In my humble opinion, responsive design is a future. One layout, carefully designed, will look beautiful and by user-friendly, no matter, which device user will use to view it. Of course, you can craft responsive designed website by hand, but the easiest way is to use some framework. But what about non-framework elements, like for example images? How to style them, what size should they have, to be responsive and look exactly like other, framework elements, on any device?
There are at least few approaches to solve this problem, among which one or two are not that famous.
Method 1: CSS Media Queries = Responsive design-oriended framework
There are many responsive design-oriented frameworks out there. To count:
To make an image like that, all you have to do (as sanusart says) is to omit
height on the
<img /> tag. Then, if it’s parent element is responsive, it’ll scale the inner image.
I use Twitter Bootstrap to show an example. Using this framework, all you have to do, is to put your image inside responsive container, for example
<div class="well"> <img src="img/logo.png" class="img-polaroid" /> </div>
And your image will adapt its dimensions according to screen resolution.
If you would like to separate it with left and right margin,
you can use fluid layout, for example like that:
<div class="well"> <div class="row-fluid"> <div class="span2"></div> <div class="span8"><img src="img/sunflower.jpg" /></div> <div class="span2"></div> </div> </div>
But we aware, that on a wide screens (like phones in portrait mode) your left and right “separators” will be stacked top and bottom, which may produce unwanted side effects.
You can, of course, use CSS Media Queries in a bit different way for images — i.e. provide few fixed-size images and define in CSS, which one to use for which screen resolution. But this does work only for background images, as CSS has no way to change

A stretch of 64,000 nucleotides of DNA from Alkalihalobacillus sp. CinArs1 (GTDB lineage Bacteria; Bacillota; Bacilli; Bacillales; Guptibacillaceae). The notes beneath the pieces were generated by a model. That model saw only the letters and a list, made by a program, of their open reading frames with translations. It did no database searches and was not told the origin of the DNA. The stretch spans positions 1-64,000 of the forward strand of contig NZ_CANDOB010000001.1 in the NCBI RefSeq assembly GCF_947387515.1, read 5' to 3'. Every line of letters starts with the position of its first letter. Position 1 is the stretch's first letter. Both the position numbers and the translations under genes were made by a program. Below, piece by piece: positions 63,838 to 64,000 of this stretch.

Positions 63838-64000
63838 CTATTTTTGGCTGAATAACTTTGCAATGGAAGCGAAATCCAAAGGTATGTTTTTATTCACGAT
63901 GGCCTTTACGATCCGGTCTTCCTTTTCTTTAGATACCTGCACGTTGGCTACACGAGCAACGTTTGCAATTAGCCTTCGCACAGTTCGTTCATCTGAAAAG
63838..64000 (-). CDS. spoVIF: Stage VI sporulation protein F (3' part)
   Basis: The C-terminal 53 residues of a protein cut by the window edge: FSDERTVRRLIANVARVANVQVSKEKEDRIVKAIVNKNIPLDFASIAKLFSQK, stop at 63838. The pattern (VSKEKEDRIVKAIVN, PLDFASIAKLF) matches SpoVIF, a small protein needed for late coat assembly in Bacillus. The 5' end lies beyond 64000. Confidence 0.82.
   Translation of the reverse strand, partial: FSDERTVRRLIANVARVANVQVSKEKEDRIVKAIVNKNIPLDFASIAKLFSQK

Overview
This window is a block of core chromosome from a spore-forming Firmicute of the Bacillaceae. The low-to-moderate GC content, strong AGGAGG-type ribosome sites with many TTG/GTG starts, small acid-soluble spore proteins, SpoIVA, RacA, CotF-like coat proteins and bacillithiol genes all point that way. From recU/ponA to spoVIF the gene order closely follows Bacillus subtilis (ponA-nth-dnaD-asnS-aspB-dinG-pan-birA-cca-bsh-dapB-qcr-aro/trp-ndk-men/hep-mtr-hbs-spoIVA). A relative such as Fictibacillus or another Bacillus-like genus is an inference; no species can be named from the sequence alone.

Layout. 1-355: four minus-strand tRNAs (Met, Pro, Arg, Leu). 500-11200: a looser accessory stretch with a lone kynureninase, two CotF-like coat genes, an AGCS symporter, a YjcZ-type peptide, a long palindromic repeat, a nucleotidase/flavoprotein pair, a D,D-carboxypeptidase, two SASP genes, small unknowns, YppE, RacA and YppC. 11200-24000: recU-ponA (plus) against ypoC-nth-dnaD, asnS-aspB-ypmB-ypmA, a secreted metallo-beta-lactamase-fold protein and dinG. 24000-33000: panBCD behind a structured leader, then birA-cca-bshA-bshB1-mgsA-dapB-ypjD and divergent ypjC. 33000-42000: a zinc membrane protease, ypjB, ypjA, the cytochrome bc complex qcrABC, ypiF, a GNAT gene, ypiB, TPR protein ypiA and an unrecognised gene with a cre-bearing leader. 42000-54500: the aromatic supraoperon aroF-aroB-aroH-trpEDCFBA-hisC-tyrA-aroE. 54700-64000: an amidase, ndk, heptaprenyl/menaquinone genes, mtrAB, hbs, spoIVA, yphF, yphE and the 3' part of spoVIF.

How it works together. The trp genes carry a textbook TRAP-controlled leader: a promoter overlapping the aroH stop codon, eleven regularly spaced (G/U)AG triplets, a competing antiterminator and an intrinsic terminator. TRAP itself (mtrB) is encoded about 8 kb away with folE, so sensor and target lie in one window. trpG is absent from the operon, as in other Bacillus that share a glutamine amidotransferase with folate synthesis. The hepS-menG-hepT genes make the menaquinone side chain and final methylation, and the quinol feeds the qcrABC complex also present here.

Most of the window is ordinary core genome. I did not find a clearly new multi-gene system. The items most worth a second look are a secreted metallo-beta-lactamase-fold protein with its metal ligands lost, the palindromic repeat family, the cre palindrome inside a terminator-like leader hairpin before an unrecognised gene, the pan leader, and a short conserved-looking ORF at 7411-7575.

<img src=""/> attribute.
Using CSS Media Queries is an easiest approach, but it has a large, bad impact on bandwidth. To have image look great on any device, you have to design it to the biggest ones and let the framework (media queries) downscale it to proper size.
For current devices (iPads and iMacs with Retina display) that means 2000px wide images for fullscreen photos, which (when have many details) can have as much as 1,5 MB or 2 MB or even more file size.
So, if you care about bandwidth you should consider resizing the photos on the server side, depending on the resolution the clients will request. There is a library called Adaptive Images, which works quite good with PHP on the server side. I guess you can find libraries for any language you need.
If you’re lazy to setup your one solution, you can try a third party service like [http://docs.sencha.io/current/index.html#!/guide/src]. We can name it Resizing-as-a-Service. You can use it as ease as for example like that:
<img src="http://src.sencha.io/160/100/http://sencha.com/files/u.jpg" />
But then, again, this convinient solution needs exact, fixed image size, which breaks the idea of fluid layout system, self adapting to screen resource, as discussed in previous paragraph.
You’ll find a lot posts and blogs on these matters across the Internet.
I think, that this article is especially worth reading, if you’re in need of more detailed information.